Americans Plan to Spend More on Black Friday, Cyber Monday Than Last Year: Survey

By Tom Ozimek
Tom Ozimek
Tom Ozimek
Reporter
Tom Ozimek has a broad background in journalism, deposit insurance, marketing and communications, and adult education. The best writing advice he's ever heard is from Roy Peter Clark: 'Hit your target' and 'leave the best for last.'
November 25, 2021 Updated: November 25, 2021

Americans plan to spend more this year on Black Friday and Cyber Monday than last year, according to a new report from Boston Consulting Group (BCG), which indicates that retailers may be in for a windfall at the start of the busy holiday shopping season.

The report (pdf), released last week, shows that Black Friday and Cyber Monday have become an integral part of America’s shopping calendar, with more than 93 percent of U.S. consumers aware of the retail significance of those days, and over half of those who know about them declaring their intention to hit stores to hunt for deals.

The BCG report shows that 5 percent of Americans said they plan to spend “a lot more,” with 24 percent saying “more,” on Black Friday and Cyber Monday. Offset by the 9 percent who said they plan to spend “less” and 2 percent who intend to spend “a lot less,” the change in net percentage of U.S. consumers who plan to spend more this year comes in at 18 percent.

The findings stand in contrast to the University of Michigan’s most recent consumer confidence survey, which in November plunged to its lowest level in a decade, driven by inflation woes. The university’s consumer sentiment index fell to a reading of 67.4 this month, down around 4 percentage points from October’s reading of 71.7 percent, and a 10-year low.

“The decline was due to a combination of rapidly escalating inflation combined with the absence of federal policies that would effectively redress the inflationary damage to household budgets,” Richard Curtin, the UM survey’s director, said in a statement.

Curtin added that one in four people responding to the survey “cited inflationary erosions of their living standards,” while respondents universally “expressed less optimism in the November 2021 survey than any other time in the past decade about prospects for their own finances as well as for the overall economy.”

Still, even as inflation has been running at a three-decade high and picked up its pace between September and October, concerns about accelerating prices haven’t yet put a damper on spending. A Commerce Department report, released Nov. 24, shows that consumer spending, which accounts for around two-thirds of U.S. economic output, jumped 1.3 percent in October after rising 0.6 percent in September.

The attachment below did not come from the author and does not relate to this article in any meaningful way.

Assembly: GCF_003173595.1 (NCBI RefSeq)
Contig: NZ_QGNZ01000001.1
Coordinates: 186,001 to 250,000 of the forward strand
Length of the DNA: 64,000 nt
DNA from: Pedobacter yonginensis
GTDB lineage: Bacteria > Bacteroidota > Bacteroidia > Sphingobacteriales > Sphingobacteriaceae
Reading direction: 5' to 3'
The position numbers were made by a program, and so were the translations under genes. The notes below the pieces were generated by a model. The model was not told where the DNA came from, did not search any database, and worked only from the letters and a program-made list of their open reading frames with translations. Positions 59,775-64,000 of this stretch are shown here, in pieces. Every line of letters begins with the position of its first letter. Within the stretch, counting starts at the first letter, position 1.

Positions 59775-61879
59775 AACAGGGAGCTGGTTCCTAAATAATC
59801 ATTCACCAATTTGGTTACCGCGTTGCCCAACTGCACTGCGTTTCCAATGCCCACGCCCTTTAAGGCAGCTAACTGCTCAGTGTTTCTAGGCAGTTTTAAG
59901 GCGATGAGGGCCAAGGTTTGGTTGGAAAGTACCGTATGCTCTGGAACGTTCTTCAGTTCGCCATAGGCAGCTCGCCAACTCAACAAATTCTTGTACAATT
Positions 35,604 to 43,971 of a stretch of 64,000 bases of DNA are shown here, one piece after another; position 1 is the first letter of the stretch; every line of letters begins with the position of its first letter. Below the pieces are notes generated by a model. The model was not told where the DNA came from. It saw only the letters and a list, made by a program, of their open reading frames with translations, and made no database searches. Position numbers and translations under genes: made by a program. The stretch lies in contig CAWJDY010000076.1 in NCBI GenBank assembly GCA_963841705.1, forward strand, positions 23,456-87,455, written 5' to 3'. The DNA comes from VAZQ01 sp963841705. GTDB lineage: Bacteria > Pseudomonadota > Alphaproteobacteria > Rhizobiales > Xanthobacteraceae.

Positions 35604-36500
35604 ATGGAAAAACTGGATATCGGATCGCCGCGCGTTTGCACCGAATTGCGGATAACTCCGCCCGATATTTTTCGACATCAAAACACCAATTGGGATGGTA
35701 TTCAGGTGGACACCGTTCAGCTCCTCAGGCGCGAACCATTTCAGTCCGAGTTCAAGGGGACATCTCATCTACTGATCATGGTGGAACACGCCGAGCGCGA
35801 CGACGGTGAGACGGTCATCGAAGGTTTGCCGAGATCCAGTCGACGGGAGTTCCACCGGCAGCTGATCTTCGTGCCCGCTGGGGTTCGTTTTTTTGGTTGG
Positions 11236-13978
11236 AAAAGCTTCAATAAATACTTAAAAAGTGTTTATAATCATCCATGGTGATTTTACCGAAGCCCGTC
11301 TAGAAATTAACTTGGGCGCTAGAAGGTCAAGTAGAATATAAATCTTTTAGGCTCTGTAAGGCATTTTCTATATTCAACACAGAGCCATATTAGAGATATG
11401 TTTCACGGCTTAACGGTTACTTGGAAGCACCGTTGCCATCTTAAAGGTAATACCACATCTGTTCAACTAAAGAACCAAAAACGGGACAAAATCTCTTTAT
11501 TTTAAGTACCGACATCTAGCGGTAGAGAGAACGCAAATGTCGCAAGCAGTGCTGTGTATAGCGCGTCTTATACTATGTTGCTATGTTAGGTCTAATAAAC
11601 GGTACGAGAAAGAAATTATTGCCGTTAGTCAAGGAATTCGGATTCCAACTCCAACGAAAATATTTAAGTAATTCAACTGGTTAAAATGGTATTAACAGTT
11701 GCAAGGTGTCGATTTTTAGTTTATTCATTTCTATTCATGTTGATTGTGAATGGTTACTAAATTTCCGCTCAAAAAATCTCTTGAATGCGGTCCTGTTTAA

The same Commerce Department report showed that inflation in the 12 months through October came in at 5.0 percent, a higher rate than 4.4 percent in September. On a month-over-month basis, prices rose 0.6 percent in October, a faster rate than the 0.4 percent rate in the prior three months.

Surging prices have become a key issue amid the economic recovery and a pain point for President Joe Biden, whose approval ratings have slumped. A new NPR/Marist poll showed Biden’s approval rating at 42 percent, the lowest reading since he took office, with inflation being the top concern among survey respondents.

“Regardless of strong job numbers or the soaring stock market, Americans are worried about the economy and the reason is inflation,” Lee Miringoff, director of the Marist Institute for Public Opinion, told NPR.

The poll showed inflation as the chief worry (39 percent), followed by wages (18 percent), and labor shortages (11 percent). Worries about housing costs, unemployment, and elevated gas prices were tied at 9 percent each, the poll showed.

Tom Ozimek
Reporter
Tom Ozimek has a broad background in journalism, deposit insurance, marketing and communications, and adult education. The best writing advice he's ever heard is from Roy Peter Clark: 'Hit your target' and 'leave the best for last.'